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by Wayne Blank
"Do your best to come to me soon. For Demas, in love with this present world, has deserted me and gone to Thessalonica; Crescens has gone to Galatia, Titus to Dalmatia. Luke alone is with me. Get Mark and bring him with you; for he is very useful in serving me. Tychicus I have sent to Ephesus. When you come, bring the cloak that I left with Carpus at Troas, also the books, and above all the parchments." (2 Timothy 4:9-13 RSV) (see also Paul's First Missionary Journey, Paul's Second Missionary Journey, Paul's Third Missionary Journey and Timothy)
Parchment Was Used Before Paper Was Invented
Parchment was an ancient writing material made from the processed skins of animals, most often that of calves, sheep and goats. Much more durable than papyrus, parchment was widely used until the invention of paper.
The name is thought to be derived from Pergamum (see The Seven Churches), an ancient city of Asia Minor (today Turkey) where parchment is said to have been invented in the second century B.C. Although skins had been used much earlier, the new method of processing made possible the writing on both sides of a manuscript page, which resulted in the replacing of the rolled manuscript with the bound pages of the codex ("book").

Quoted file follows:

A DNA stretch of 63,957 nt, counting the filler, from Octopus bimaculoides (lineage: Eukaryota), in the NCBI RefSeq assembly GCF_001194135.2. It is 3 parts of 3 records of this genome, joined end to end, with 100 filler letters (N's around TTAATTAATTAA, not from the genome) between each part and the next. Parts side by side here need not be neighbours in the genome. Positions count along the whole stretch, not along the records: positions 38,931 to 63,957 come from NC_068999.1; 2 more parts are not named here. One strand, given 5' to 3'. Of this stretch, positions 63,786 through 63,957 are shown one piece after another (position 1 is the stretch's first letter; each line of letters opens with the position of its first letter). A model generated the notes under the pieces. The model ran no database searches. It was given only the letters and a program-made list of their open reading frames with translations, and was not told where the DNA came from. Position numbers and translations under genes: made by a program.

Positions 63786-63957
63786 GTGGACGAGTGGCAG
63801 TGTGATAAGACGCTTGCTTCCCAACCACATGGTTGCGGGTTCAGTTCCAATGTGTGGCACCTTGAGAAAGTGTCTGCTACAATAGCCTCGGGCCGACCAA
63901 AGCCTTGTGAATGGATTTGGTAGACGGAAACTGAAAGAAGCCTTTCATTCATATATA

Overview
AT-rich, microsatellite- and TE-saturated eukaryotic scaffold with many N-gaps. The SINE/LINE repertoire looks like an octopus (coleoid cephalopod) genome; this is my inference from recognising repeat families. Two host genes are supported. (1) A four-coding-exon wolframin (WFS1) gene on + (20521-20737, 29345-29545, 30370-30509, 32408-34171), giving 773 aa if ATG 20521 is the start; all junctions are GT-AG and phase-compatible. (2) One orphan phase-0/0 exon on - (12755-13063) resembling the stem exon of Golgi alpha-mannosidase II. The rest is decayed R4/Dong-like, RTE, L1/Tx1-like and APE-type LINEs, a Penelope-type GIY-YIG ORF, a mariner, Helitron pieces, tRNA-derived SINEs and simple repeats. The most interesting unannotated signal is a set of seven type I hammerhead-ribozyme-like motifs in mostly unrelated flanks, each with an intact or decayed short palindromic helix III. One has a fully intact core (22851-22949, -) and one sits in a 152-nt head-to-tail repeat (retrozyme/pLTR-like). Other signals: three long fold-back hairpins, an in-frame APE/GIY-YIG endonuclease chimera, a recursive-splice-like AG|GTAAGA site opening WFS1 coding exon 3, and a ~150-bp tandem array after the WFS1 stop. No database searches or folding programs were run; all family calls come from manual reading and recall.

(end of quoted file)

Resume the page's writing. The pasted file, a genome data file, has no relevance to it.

The finest parchment, known as vellum, was made from the more delicate skin of a very young calf or lamb. The term was widened to include any very fine parchment. Vellum up to about the 6th century A.D. was of very high quality, but increased demand thereafter resulted in inferior material being used.
Vellum also included a very sumptuous version that was dyed purple (considered a "royal" color), and had silver or gold used in the inscribed writing. The purple dye fell out of favor, but the "illuminated" parchment in silver and gold continued.
In modern times, the terms vellum and parchment have been used for a type of high quality paper with a special finish.